I work with all different types of authors, those who are hoping to secure a publishing deal, those who are chasing the self-publishing dream and even a couple who have gone on to secure a deal with one of the big five (or six, or whatever it is). Some of these writers are brilliant, some are really talented, some are steady, dependable story tellers who can spin a good yarn, some aren’t that great, some have accepted help and advice and have improved in leaps and bounds, a few I have advised to go right back to the drawing board and there have been a handful who I have had to advise that writing is perhaps not the path for them (this is at the sample edit stage – I never take a penny from authors in this situation).

You might be surprised to know that most of the authors…

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NaNoWriMo was hell and I can’t wait to do it again (or what I learned NOT to do in writing)

So, the Fall of 2015 was my very first NaNoWriMo.

There were a lot of old pros there, but I figured it was doable for me as a newbie. I mean, 50,000 words in 30 days  sounded like a challenge for sure, but with goal setting and pounding your face on the keyboard, it could be done. I was at least right about that part.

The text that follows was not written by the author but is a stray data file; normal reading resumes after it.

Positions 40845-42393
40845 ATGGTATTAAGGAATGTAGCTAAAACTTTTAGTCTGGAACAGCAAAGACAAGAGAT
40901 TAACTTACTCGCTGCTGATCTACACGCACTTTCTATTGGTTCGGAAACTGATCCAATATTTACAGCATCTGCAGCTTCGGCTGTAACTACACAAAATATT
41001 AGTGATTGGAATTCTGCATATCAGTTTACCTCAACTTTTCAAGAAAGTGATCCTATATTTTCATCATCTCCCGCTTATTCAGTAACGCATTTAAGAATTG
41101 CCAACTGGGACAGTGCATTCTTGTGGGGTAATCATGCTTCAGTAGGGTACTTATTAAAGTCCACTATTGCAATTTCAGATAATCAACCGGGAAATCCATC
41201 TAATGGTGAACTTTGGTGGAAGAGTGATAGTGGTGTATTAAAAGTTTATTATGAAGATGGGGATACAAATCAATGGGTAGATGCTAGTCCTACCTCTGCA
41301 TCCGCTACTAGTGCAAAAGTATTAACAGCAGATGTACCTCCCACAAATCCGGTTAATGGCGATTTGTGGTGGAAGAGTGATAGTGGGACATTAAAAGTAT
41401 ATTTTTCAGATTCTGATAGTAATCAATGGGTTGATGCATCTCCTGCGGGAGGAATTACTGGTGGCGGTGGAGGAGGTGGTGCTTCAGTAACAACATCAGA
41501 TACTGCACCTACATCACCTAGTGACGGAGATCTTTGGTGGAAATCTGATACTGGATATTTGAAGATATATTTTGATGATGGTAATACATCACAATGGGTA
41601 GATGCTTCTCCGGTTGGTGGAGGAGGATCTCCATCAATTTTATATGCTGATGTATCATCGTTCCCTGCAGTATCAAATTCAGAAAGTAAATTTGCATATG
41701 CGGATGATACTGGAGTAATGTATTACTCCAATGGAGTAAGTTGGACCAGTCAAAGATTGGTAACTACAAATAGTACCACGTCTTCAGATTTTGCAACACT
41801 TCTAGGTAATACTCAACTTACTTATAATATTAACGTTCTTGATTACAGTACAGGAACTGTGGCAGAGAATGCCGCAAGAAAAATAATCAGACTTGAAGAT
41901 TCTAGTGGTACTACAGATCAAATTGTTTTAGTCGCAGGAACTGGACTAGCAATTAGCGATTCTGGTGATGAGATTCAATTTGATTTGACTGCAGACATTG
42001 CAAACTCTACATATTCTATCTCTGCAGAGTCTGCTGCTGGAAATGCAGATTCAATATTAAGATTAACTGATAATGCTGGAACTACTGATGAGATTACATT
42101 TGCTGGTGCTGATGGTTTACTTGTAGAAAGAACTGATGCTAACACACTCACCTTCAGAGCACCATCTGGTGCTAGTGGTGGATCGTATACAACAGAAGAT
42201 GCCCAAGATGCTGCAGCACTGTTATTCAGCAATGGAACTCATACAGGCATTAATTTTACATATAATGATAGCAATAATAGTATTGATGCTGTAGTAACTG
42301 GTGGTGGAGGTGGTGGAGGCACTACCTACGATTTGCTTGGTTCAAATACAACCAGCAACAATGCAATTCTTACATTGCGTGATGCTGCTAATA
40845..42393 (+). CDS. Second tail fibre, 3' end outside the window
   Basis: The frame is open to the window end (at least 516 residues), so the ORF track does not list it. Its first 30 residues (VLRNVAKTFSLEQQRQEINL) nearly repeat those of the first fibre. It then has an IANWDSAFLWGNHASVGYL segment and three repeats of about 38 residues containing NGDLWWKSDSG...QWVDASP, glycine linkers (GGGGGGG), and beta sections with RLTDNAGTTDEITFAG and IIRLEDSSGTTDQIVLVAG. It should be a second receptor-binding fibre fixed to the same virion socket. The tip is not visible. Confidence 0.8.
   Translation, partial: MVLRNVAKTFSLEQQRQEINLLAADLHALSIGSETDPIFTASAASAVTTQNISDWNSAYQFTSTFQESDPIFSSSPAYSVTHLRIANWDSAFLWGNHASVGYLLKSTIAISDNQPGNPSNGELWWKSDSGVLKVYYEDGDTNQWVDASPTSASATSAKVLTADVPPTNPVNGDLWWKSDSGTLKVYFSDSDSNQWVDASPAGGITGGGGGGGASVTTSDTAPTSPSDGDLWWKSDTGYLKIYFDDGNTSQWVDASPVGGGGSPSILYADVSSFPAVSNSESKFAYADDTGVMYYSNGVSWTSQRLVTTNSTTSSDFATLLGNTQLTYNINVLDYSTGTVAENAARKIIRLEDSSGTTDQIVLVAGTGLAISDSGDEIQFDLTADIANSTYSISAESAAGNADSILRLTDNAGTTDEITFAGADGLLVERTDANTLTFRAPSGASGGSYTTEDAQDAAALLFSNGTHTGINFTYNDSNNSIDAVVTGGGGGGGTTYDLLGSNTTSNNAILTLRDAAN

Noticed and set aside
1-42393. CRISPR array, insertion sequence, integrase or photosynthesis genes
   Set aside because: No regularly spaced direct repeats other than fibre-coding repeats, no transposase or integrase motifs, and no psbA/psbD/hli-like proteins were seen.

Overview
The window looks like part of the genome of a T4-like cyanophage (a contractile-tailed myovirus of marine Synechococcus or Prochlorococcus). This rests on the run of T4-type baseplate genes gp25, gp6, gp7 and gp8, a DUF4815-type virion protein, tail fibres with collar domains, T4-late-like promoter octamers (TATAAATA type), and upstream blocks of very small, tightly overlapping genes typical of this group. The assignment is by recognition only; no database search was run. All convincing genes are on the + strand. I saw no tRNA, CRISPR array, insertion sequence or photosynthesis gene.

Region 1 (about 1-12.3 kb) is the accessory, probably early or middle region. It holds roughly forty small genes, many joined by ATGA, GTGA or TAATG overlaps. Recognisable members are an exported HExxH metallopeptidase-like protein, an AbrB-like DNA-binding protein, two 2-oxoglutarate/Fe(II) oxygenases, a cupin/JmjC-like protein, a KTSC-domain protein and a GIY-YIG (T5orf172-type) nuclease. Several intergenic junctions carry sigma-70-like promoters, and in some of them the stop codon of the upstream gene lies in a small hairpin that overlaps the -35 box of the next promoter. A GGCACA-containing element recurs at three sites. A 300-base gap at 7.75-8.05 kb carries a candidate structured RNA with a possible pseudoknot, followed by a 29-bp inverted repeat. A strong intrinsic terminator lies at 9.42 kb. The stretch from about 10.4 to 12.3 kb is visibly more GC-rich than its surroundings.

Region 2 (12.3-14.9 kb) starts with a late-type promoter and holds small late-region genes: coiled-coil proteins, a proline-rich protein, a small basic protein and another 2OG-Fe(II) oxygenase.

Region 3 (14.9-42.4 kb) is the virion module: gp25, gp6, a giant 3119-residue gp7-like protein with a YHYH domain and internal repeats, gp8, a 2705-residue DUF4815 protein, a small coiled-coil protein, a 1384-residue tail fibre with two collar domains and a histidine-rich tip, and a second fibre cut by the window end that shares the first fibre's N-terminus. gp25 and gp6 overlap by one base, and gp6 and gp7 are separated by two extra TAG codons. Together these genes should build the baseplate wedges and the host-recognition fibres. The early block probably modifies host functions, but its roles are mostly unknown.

The point of NaNoWriMo is to get that first draft done, to write forward without looking back until it’s done (meaning no editing while you work on it). It’s already a given that this draft will basically be garbage. (Every writer needs to accept that about first drafts sooner or later.)

I thought it would be fun to go into it with a simple beginning, no end planned, and absolutely no planned steps in the middle. This was a mistake. (I want to clarify that this was a mistake for me personally. This is a great tactic for other writers, but in my experience, my best work comes from a little planning ahead.) Long story short, I was left with a garbage first draft that was probably 10% recyclables and 90% non-biodegradable filth.

It was fun though, let’s not exclude that fact. I had a blast. Even if I can’t do much with anything that I wrote, I can at least continue working on the premise to make it something worthwhile. (This particular story idea is something I had been brainstorming on for about a decade, and finally I know how to attack it. It’s not worth making a second draft, though.)

Next time around, I will be doing what I scoffed at last time: Outline. Starting now in August, I am going to begin planning my attack, getting my notes together as well as a chapter-by-chapter outline, or at the very least the different acts of the story plotted, or even more very least, have a beginning and an end. Having a destination helps much.

I’ll probably take all of this back after November by writing a post about how unhelpful outlining was. But, hey, it’s better than having writer’s constipation and not writing anything at all, right?